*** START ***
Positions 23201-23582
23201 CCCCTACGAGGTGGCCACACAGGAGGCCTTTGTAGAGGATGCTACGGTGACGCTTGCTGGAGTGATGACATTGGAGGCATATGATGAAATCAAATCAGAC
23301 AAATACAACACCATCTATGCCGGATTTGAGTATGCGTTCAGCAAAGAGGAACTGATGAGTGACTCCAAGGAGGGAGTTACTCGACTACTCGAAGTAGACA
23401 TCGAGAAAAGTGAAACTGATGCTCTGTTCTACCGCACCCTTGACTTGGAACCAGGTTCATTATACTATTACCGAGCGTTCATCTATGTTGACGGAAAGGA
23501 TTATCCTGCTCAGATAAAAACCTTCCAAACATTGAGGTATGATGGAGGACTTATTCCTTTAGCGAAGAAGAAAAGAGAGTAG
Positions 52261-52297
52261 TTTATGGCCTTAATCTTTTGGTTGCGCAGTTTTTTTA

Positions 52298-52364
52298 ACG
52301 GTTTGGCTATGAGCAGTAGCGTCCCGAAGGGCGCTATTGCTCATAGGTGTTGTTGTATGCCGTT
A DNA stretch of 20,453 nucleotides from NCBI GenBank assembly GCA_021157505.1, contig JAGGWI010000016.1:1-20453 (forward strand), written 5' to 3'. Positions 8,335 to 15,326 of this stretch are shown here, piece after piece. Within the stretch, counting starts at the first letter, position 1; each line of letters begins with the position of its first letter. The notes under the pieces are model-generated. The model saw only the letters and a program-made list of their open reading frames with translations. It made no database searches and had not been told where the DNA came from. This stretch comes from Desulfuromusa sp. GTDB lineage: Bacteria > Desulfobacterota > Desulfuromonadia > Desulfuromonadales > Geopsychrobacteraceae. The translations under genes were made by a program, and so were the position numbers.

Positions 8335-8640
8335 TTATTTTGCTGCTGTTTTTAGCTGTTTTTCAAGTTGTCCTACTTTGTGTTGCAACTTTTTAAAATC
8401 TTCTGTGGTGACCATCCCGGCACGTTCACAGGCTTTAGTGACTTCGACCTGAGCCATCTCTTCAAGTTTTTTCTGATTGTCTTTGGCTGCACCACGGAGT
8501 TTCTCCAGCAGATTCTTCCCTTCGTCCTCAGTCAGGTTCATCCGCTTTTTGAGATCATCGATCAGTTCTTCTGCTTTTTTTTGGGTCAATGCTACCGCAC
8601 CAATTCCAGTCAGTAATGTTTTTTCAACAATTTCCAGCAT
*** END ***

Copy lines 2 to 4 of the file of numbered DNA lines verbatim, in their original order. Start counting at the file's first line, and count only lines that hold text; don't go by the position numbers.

23201 CCCCTACGAGGTGGCCACACAGGAGGCCTTTGTAGAGGATGCTACGGTGACGCTTGCTGGAGTGATGACATTGGAGGCATATGATGAAATCAAATCAGAC
23301 AAATACAACACCATCTATGCCGGATTTGAGTATGCGTTCAGCAAAGAGGAACTGATGAGTGACTCCAAGGAGGGAGTTACTCGACTACTCGAAGTAGACA
23401 TCGAGAAAAGTGAAACTGATGCTCTGTTCTACCGCACCCTTGACTTGGAACCAGGTTCATTATACTATTACCGAGCGTTCATCTATGTTGACGGAAAGGA